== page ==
Every evening at 7 pm since May 30, a vigil takes place in McCarren Park in Brooklyn, New York. The fields fill with protesters, mostly young people who live in the hip and predominantly white Williamsburg neighborhood nearby. They sit or kneel in near silence, listening to speeches and holding signs above their heads: Defund the Police, Fund Schools Not Cops, Black Lives Matter. It's a scene that mirrors the countless protests, vigils, and marches that have taken place around the world since the police killing of George Floyd on May 25.
One participant, Channing Centeno, doesn’t hold a sign. Instead, his hands are full of trays piled with homemade chicken adobo sandwiches, pork and shrimp lumpia, empanadas, Ukrainian dumplings, or anything else he and his friends cranked out in his apartment kitchen that day. He weaves through the crowds to distribute the food free of charge, as he has nearly every night since the protests began.
Centeno, who is Filipino and Black, has a visceral relationship with police violence. He grew up in Cleveland, Ohio, six blocks away from the park where Tamir Rice, a 12-year-old Black boy, was killed by police while playing with a toy gun in 2014. Centeno himself was held at gunpoint by Cleveland police in 2004. The officers had confused him, then a 14-year-old eighth grader, with a suspect wanted for 15 counts of rape. “I’m still scared that I can get killed by a cop any day,” he says—one of the reasons he chose to participate in the vigils instead of the more volatile marches.
At the vigils, he found his niche. “People are happy to have a home-cooked meal, but something of restaurant quality,” says Centeno, a bartender and beverage director who most recently developed the cocktail lineup at the restaurant Otis in Bushwick. “I want to create a draw in the park to get people to come, so they come and can listen, so they can be called to action, and to not let people forget about what’s going on in this country. … I know these are my skills, what I’m able to do, so this is what I offer.”
Around the United States, a growing number of Filipino chefs, restaurateurs, and other food scene stalwarts are offering their skills in support of social justice. This movement isn’t unique to Filipino restaurants—even multinational food brands are joining the conversation, with varying degrees of sincerity. But for Filipino chefs, who have worked to promote their cuisine and culture in a white-dominated mainstream, supporting the anti-racist cause isn’t a matter of optics; it’s personal.
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“A lot of Filipino generations before us, including my parents and my grandparents, they were taught to assimilate, to kind of quietly become part of society… Look at the damage that’s done,” says Carlo Lamagna, who owns the restaurant Magna in Portland, Oregon. In June, Lamagna donated 75 percent of food sales and 100 percent of alcohol sales to organizations including Campaign Zero, Black Visions Collective, and The Portland African American Leadership Forum. He raised over $3,000 in the first week alone. “If I can use whatever platform that I have, whether it’s Instagram or my popularity as a chef, or whatever it may be, if I can make my voice heard, I’m going to make my voice heard,” he says.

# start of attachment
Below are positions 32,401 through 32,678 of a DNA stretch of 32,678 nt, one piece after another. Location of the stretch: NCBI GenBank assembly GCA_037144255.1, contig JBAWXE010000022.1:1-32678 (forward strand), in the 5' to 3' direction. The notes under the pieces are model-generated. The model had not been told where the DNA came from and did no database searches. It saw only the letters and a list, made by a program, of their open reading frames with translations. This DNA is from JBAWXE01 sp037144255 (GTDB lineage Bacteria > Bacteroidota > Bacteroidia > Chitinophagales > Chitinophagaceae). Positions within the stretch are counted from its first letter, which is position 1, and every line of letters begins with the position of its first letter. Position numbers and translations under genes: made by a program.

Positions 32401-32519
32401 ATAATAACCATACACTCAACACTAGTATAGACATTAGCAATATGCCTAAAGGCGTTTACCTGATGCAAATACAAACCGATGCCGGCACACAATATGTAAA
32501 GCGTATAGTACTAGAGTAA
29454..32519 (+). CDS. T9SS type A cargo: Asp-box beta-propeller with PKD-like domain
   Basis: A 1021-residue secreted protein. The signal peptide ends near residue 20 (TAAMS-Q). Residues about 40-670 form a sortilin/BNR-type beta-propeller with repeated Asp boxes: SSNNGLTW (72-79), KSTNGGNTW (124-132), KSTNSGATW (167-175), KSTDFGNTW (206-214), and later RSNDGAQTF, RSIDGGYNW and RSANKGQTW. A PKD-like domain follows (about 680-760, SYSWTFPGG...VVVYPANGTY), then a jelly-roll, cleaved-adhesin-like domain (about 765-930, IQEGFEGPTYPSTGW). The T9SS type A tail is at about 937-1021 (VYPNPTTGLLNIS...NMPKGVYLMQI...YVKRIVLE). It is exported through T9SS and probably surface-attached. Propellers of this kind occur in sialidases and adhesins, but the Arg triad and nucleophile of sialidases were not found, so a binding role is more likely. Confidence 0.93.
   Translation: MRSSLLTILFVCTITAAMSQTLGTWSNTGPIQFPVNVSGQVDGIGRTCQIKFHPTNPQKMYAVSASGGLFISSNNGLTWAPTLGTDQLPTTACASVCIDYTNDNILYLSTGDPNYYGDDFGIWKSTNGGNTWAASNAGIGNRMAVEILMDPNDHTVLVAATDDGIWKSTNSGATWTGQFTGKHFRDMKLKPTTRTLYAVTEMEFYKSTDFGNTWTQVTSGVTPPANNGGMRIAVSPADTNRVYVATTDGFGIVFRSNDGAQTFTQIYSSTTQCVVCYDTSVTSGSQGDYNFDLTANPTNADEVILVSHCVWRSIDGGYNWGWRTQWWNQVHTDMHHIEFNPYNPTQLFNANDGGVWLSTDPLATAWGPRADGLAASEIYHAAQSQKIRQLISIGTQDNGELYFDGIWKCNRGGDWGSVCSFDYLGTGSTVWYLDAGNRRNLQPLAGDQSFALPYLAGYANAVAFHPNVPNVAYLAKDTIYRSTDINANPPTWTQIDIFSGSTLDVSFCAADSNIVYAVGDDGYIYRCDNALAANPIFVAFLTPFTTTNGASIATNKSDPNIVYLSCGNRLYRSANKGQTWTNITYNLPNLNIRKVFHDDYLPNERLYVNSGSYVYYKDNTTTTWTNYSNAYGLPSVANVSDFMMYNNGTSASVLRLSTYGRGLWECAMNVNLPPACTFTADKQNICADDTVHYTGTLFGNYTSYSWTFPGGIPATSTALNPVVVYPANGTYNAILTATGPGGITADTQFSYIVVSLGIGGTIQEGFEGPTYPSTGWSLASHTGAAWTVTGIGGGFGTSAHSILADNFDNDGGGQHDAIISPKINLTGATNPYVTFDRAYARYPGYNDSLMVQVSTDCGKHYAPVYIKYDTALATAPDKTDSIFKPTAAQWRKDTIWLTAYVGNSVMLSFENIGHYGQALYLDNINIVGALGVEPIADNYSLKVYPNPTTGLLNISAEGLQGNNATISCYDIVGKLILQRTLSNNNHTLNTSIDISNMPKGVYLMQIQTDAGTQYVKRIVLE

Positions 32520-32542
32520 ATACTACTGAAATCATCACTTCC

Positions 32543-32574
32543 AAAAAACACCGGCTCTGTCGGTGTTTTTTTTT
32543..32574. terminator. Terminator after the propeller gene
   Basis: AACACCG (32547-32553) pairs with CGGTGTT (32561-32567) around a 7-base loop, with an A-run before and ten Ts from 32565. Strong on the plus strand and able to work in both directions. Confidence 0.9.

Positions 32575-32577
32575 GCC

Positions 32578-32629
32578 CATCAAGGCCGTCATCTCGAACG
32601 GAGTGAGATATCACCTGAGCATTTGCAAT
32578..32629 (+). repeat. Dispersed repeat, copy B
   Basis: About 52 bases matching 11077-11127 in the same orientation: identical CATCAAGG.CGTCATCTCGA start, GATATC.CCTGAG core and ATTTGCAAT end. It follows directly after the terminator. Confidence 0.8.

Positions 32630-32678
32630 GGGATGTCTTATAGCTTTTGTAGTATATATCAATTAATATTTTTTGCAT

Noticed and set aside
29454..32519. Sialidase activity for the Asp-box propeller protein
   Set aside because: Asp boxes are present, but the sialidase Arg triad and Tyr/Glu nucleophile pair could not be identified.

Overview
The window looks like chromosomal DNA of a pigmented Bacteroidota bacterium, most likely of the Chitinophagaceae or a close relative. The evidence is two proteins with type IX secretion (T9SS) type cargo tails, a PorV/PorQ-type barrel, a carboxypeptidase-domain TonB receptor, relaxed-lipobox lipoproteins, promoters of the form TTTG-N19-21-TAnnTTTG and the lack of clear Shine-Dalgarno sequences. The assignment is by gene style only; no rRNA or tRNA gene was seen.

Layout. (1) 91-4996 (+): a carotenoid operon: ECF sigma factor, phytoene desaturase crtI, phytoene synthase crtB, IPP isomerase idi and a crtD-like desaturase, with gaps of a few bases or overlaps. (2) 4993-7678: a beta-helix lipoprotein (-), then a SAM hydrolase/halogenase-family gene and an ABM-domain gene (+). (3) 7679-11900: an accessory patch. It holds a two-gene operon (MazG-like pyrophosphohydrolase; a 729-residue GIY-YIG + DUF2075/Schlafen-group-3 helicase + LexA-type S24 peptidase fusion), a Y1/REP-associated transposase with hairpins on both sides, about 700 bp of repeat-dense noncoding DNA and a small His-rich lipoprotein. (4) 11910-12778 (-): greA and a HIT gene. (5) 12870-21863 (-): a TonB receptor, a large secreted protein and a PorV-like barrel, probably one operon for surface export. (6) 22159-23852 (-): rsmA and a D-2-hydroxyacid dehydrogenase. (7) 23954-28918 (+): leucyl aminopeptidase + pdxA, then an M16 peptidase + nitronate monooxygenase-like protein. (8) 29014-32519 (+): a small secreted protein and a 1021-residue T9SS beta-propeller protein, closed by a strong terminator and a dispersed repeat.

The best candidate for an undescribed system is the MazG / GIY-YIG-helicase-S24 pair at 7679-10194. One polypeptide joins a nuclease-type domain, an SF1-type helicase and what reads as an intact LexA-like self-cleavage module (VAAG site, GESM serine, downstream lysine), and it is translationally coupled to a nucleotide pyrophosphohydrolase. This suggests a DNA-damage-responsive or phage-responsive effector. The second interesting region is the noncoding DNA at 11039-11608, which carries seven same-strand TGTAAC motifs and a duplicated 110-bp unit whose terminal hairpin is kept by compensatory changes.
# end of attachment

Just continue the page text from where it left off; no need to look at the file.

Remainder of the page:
Other Filipino restaurants using their platforms this way include Musang in Seattle (which donated to Northwest Community Bail Fund and Black Lives Seattle), Little Skillet in San Francisco (Black Visions Collective, Project Level and The Movement for Black Lives), and Wanderlust Creamery in Los Angeles (Color of Change and Pretty Brown Girls)—and the list goes on.
It can’t be understated that these restaurants are still hurting from the coronavirus shutdowns and will continue to hurt as the pandemic continues (and some, including Wanderlust, were damaged during the protests). But solidarity comes first.
“Some of us Fil-Am chefs grew up in the low-income neighborhoods, so we relate to the injustice as we have been piled in with everyone since our skin tone is brown,” says Harold Villarosa, the head chef and founder of Insurgo Project, a non-profit in New York that connects low-income communities with resources and training related to food, hospitality, and social entrepreneurship. The organization recently made its curriculum available to former inmates re-entering society. “We as Fil-Ams have an obligation to acknowledge what’s happening and use this time and platform to help.”
But “using your platform” should involve more than posting black squares and hashtags to gain social media attention, says Villarosa. “There needs to be a body of work that has to be built from hard work and continual activation in the communities,” he says. “You have to leave the ego at the door and work to make the world a better place.”
Some of that work has to be done within the Filipino community. “How many times in our community do you hear our elders talk about the African-American community in a negative light?,” says Lamagna. “It’s frustrating, because that’s kind of what’s been embedded in them… So you’ve got to break it all down. We have to kick down all those doors, and basically break down the house and rebuild.”
In McCarren Park in Brooklyn, Centeno has begun to build a better world in miniature. He’s expanding his food offerings into “a big safe space” called The Purple Pineapple—a reference to the pineapple as a symbol of hospitality, and to the color he ascribes to his aura. Visitors will be able to charge their phones, join yoga and meditation classes, listen to music “and sit down and relax and feel comfortable and taken care of,” Centeno says.
His goal is to keep the protests going as long as possible, long enough that they lead to real change. “I’ve seen my friends who aren’t Black stand up and fight, and it’s really inspiring, and it makes me feel like, well, maybe things can change,” he says. “So this is what I can do to help feed the fight.”